New Surprise from Melting Permafrost: Fully Preserved Cave Bear Found on Arctic island


Previously, scientists have only have found cave bear bones. Now we have an intact cave bear, but that’s not necessarily good news.

Totally intact teeth of a prehistoric cave bear, a species that went extinct during the Pleistocene, about 20,000 years ago. Photo: NEFU

The Siberian permafrost has been a treasure trove of prehistoric artifacts where Ice Age animals used to lie perfectly frozen in time. This is now all changing with the eternal frost melting and specimens of such ancient species emerging from it as the woolly mammoth, the cave lion, a 42,000-year foal, or an Ice Age wolf-dog puppy hybrid.

Another remarkable specimen recently discovered is the mummified carcass of a 39,500-year-old cave bear.

The specimen was found in Siberia by reindeer herders. Photo: NEFU

According to The Siberian Times, the specimen was found by reindeer herders on the Bolshoy Lyakhovsky Island, the largest of the Lyakhovsky Islands which belong to the New Siberian archipelago.

“This is the first and only find of its kind – a whole bear carcass with soft tissues,” Lena Grigorieva, a molecular paleontologist at the North-Eastern Federal University (NEFU) in Yakutsk, pointed out. “It is completely preserved, with all internal organs in place.”

The scientist added that although fellow researchers had come across skulls and bones of prehistoric cave bears before, it was the first time they’d found one that was so completely intact.

“This find is of great importance for the whole world,” she said enthusiastically.

Though beastly creatures, cave bears feasted mainly on vegetation – and occasionally each other. Photo: NEFU

Indeed, the cave bear specimen found this time is so well preserved that even its nose, fur, and teeth are still completely intact, besides the internal organs.

The mummified cave bear is of the extinct species Ursus spelaeus, which lived in Eurasia during the Middle and Late Pleistocene period. Since cave bears of this kind lived sometime during the Karaginsky interglacial period, it would be fair to assume that this particular specimen lived sometime between 39,500 and 22,000 years ago. However, a full examination is yet to be concluded.

Ursus Spelaeus was a gargantuan creature, standing several feet higher than a polar bear on average — and weighing nearly double. Source: Wikimedia Commons

Ursus spelaeus’s population began to diminish about 15,000 years ago before finally going extinct. Unlike many of its modern relatives, this prehistoric bear most likely wasn’t a carnivore, though on rare occasions it may have been cannibalistic in order to survive.

Despite its mostly vegetarian diet, it was a magnificent beast measuring up to 11.5 feet tall when standing on hind legs, and weighing somewhere between 1,100 and 3,300 pounds. By comparison, the heaviest polar bear – the largest species of bear currently living on the planet – ever recorded weighed about 2,209 pounds.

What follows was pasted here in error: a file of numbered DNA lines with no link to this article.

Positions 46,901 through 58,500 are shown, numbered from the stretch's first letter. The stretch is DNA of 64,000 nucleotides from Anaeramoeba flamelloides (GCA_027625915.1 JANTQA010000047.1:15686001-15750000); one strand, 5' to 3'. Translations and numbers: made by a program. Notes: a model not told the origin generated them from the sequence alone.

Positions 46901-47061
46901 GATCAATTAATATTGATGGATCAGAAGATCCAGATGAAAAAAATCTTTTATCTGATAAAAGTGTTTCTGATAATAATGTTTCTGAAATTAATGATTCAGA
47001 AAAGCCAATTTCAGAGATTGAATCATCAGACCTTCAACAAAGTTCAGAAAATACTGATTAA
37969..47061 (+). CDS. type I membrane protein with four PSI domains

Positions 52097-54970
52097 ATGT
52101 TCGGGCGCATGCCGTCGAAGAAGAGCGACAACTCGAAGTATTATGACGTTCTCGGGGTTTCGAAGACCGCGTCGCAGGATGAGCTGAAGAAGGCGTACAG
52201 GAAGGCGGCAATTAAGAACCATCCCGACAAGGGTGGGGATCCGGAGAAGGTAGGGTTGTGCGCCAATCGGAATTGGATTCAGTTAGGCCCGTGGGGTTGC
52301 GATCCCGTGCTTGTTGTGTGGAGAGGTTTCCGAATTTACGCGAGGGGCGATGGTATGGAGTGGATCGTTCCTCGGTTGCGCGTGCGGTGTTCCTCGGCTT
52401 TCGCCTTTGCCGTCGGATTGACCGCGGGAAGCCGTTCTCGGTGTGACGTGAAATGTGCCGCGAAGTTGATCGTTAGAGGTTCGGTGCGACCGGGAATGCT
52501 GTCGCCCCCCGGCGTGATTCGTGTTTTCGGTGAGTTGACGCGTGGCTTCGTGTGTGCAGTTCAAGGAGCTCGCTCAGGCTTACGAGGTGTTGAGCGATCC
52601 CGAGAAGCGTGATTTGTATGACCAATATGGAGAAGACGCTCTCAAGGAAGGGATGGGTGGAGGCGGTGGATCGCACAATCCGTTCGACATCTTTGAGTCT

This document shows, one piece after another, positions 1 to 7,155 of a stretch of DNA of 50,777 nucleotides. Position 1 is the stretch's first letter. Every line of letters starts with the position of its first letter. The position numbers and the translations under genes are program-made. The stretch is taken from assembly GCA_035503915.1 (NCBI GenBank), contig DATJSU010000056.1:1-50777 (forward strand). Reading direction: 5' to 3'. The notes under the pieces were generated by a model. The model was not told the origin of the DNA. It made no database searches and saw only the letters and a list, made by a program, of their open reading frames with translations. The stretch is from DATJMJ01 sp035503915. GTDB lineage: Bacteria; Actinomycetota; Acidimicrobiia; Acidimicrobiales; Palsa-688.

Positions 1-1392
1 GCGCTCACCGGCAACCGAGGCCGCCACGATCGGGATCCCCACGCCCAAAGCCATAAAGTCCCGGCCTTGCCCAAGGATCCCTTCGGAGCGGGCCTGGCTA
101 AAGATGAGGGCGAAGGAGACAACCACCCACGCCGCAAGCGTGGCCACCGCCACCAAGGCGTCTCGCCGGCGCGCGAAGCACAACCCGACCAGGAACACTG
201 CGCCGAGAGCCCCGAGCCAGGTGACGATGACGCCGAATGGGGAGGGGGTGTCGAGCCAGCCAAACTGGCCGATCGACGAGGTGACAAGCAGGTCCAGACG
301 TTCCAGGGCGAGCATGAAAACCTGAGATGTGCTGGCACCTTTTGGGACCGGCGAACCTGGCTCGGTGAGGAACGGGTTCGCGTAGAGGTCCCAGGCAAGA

The first ever full carcass of a cave bear cub currently dated to approximately 39500 years unearthed in the extreme north of Yakutia. Photo: NEFU

The groundbreaking discovery was quickly coupled with another startling find. On the nearby mainland of Yakutia, researchers were alerted to the remains of an Ice Age cave bear cub. This specimen has yet to be examined properly, but it is also suspected to have lived around the same time period as the adult one.

“It is necessary to carry out radiocarbon analysis to determine the precise age of the bear,” said senior researcher Maxim Cheprasov at the Mammoth Museum laboratory in Yakutsk.

Bolshoy Lyakhovsky Island, or Great Lyakhovsky, is the largest of the Lyakhovsky Islands belonging to the New Siberian Islands archipelago between the Laptev Sea and the East Siberian Sea in northern Russia

Scientists are now planning to collaborate with international colleagues to study both specimens in the framework of a large-scale research project similar to the one on the famous Malolyakhovsky mammoth, Cheprasov said.

He was referring to a 2019 study that examined the cells extracted from the remains of a well-preserved 43,000-year-old mammoth carcass found on the island of Maly Lyakhov, another one of the Lyakhovsky Islands.

 Researchers with an Ice Age foal from which they extracted the world’s oldest blood sample.

“We will have to study the carcass of a bear using all modern scientific research methods – molecular genetic, cellular, microbiological and others,” he explained.

So, we’ll definitely hear about more incredible finds from Siberia soon. However, the fact that all this is happening at the cost of the permafrost melting is definitely bad news.

Sources: 1, 2

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